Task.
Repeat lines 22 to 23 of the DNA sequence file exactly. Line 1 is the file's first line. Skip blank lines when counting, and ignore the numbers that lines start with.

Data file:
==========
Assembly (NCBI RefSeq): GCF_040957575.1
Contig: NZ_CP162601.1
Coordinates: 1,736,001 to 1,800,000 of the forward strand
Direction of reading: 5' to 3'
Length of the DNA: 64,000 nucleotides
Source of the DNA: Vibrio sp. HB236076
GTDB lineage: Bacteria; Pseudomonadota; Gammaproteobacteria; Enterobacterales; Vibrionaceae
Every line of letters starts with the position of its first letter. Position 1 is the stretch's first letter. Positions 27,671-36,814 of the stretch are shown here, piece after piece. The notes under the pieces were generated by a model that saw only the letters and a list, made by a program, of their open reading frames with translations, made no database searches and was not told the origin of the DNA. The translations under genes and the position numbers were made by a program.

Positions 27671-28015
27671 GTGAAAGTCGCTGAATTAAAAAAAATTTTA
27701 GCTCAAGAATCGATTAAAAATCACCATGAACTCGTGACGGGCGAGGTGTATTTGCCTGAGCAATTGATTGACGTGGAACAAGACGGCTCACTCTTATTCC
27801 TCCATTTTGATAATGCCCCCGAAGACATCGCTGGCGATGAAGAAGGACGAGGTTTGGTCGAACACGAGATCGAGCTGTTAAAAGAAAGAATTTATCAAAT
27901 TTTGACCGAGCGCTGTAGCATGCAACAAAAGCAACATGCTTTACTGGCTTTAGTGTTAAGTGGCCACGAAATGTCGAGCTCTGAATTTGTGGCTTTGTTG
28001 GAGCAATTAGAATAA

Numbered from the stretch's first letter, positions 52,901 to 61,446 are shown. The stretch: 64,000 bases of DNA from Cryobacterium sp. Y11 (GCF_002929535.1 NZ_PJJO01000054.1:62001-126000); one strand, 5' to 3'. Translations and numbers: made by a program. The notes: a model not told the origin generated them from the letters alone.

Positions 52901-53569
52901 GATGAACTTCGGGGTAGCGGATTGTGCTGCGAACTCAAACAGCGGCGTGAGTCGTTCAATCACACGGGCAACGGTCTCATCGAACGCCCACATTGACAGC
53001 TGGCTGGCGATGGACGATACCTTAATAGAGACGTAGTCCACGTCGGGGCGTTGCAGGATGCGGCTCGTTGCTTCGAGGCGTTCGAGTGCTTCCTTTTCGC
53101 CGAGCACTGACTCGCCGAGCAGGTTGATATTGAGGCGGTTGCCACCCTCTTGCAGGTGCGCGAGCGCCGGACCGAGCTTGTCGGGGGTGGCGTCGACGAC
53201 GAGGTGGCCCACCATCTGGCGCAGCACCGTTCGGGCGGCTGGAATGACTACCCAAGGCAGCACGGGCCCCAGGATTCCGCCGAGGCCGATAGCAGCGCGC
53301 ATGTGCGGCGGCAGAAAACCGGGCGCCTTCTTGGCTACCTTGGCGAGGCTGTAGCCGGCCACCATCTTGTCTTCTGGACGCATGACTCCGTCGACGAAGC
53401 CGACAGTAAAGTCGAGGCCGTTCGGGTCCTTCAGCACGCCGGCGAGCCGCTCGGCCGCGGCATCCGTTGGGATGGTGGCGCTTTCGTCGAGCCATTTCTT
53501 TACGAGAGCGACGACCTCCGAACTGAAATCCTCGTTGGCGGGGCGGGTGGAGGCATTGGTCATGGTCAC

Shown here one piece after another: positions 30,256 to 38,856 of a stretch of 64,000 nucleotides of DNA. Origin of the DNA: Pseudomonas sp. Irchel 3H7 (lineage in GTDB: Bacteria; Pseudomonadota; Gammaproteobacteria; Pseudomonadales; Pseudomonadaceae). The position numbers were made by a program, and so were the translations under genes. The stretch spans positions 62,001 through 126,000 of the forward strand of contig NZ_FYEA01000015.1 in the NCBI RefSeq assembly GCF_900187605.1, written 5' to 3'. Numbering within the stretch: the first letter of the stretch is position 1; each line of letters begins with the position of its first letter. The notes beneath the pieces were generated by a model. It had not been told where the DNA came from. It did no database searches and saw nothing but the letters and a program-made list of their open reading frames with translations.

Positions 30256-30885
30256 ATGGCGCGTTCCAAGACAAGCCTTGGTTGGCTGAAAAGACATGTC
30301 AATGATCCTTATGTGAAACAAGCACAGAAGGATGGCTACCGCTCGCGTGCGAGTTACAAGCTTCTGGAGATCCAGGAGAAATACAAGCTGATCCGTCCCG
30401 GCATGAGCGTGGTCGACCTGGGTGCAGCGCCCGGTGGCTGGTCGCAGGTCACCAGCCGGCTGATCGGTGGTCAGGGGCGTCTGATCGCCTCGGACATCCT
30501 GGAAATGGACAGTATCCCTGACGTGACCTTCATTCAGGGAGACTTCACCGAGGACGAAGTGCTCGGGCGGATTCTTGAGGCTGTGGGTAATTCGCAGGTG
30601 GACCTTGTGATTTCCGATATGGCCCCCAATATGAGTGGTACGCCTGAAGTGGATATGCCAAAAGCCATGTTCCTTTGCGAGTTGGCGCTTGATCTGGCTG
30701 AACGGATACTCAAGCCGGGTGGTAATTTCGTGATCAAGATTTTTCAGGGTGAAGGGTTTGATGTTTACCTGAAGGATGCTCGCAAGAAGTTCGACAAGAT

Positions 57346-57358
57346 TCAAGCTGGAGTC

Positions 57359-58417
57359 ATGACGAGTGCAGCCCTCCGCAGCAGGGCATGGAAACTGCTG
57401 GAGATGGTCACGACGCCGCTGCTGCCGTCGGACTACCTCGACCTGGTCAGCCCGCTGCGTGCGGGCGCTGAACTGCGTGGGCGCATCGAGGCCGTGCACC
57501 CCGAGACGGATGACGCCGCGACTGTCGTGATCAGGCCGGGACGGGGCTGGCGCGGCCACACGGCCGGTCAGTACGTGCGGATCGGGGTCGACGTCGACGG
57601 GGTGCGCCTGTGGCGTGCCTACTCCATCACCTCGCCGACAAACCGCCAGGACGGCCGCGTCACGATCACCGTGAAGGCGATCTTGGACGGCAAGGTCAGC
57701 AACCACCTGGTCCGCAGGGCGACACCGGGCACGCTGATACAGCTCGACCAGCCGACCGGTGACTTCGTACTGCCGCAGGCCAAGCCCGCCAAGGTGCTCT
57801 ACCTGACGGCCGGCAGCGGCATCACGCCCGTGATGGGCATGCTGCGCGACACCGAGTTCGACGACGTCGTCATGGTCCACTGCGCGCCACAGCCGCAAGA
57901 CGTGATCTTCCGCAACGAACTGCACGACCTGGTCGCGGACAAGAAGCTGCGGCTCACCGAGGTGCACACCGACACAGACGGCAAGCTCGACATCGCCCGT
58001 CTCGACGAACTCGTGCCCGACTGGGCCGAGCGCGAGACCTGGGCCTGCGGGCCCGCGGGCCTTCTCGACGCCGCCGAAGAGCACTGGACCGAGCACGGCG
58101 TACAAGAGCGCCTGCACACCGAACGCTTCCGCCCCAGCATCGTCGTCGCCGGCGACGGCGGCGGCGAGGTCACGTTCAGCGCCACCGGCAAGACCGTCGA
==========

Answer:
53401 CGACAGTAAAGTCGAGGCCGTTCGGGTCCTTCAGCACGCCGGCGAGCCGCTCGGCCGCGGCATCCGTTGGGATGGTGGCGCTTTCGTCGAGCCATTTCTT
53501 TACGAGAGCGACGACCTCCGAACTGAAATCCTCGTTGGCGGGGCGGGTGGAGGCATTGGTCATGGTCAC